I’m voting for Willy for Borough Assembly this year. I hope you will, too.

Carol Ford

Castner is best choice for mayor

I would like to encourage people to vote for Ken Castner for Mayor. The job of mayor requires someone who is good at consensus building and facilitating discussion among council members. The major must also make the public feel welcome and listened to when they are giving input to the council. I believe that Ken would be excellent at both of these aspects of the job.

Ken is a long time Homer resident. He has always strived to be informed about, and often participated in the ongoing processes which make this community a vibrant and valued place to live. His local knowledge about the many projects and proposals that Homer has undertaken is very comprehensive.

Ken knows how to listen, and can use the information that he collects to guide a meeting or a project in a positive and productive direction. His contributions to this community speak for themselves, from the Homer Foundation to the Task Force researching the new Police and Fire Stations, and everything between. His dedication to the Nutcracker Productions has been unshakable.

I will be voting for Ken Castner, and writing David Lewis in as a city councilman. To me this would be a win/win way to vote.

Jeanne Parker

Support Aderhold

The election for Homer City Council is Tuesday, Oct. 2. I support Donna Aderhold for City Council. Donna is extremely proactive with sponsoring approximately 20 Resolutions and Ordinances that have primarily focused on improving state and federal funding to the City. Quality of life issues including addressing the opioid crisis, water quality, pedestrian safety and transportation challenges are top priorities for her. Donna is a proven leader and collaborator. She works with city commissioners and staff to seek resolution and is admired for her thoughtful and thorough demeanor. Donna is an asset to the City of Homer and I urge you to vote for her on October 2.

Patricia Cue

Why I support Ken Castner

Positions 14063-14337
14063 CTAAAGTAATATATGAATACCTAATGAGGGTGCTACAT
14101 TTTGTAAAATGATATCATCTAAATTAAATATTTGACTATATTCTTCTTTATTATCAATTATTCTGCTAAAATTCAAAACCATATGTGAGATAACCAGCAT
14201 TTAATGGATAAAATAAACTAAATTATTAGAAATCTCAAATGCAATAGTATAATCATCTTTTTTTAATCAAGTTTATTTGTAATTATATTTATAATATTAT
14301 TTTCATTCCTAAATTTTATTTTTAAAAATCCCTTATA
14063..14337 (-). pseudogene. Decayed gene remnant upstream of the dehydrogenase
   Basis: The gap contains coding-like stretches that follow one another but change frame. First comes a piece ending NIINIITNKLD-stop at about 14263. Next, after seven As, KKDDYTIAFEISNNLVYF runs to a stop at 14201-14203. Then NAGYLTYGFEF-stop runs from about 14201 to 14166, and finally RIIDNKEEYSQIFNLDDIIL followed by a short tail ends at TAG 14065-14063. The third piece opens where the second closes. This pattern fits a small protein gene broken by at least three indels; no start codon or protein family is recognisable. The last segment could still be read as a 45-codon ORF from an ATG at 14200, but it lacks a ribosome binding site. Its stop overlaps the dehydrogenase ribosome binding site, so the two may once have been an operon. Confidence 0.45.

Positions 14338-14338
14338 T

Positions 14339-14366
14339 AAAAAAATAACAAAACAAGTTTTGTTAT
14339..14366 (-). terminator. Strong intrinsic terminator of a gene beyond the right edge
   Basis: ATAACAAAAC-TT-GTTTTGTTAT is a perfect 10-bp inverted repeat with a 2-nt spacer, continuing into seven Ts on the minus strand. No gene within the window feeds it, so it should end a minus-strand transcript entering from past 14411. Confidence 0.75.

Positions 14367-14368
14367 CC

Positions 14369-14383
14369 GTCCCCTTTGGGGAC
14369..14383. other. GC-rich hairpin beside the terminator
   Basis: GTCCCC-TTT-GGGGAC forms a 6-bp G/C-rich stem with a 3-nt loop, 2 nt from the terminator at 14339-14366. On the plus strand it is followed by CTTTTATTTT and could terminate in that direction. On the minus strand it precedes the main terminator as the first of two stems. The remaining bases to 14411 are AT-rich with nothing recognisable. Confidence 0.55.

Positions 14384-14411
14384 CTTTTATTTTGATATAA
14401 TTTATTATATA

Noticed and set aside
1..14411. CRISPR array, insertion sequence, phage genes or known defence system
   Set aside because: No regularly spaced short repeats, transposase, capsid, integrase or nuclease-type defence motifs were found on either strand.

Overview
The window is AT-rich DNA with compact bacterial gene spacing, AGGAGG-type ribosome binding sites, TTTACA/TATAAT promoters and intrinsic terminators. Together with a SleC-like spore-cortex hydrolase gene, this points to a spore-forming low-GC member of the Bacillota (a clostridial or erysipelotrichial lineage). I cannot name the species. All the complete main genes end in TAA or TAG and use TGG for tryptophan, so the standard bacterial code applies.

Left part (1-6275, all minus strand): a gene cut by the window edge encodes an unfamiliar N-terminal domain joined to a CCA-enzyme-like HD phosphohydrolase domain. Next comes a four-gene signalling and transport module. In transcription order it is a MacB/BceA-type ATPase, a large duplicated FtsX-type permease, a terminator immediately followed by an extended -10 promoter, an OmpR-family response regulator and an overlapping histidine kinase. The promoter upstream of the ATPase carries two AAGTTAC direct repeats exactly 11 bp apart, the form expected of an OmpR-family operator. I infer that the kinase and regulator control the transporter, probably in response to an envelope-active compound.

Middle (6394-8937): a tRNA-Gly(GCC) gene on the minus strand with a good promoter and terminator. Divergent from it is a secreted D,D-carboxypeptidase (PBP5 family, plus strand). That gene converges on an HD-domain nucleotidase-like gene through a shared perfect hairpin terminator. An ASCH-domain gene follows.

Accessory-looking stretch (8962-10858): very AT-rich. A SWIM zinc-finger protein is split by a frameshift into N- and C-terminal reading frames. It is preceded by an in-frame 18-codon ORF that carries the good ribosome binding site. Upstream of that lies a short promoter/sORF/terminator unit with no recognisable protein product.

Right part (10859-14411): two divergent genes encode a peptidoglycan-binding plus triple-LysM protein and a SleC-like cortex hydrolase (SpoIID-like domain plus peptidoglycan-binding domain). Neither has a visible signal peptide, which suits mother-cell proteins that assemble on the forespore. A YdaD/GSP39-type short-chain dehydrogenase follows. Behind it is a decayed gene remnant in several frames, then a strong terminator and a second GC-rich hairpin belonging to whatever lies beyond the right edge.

I support Ken Castner for Mayor because he is willing to forego the Mayor’s power to break tie votes, to help steer the Council toward consensus. As someone who plays and follows sports, I know that any given system of tiebreakers changes how participants approach a contest. The understanding that a split council cannot rely on simply persuading the Mayor could impel the council members and their supporters to strive for consensus. Instead of listening to the other side to rebut, they could listen to the other side to understand. I fear that our community has forgotten that we have much in common, much more than what divides us. The status quo approach of each “side” trying to line up votes will only harden our divisions. I think Ken has the skill set to break that cycle. He defies labels; the fact that you may be scratching your head at neighbors’ yard signs supporting candidates from different perceived camps is evidence of that. He does his homework and has contributed countless hours behind the scenes to community efforts. Finally, and most important to me, he is embracing the Mayor’s position as one of consensus builder. As Sonia Sotomayor described her similar approach to conflict in her memoir My Beloved World, “Quiet pragmatism, of course, lacks the romance of vocal militancy. But I felt myself more a mediator than a crusader. My strengths were reasoning, crafting compromises, finding the good faith on both sides of an argument, and using that to build a bridge” (186). Please be sure to vote.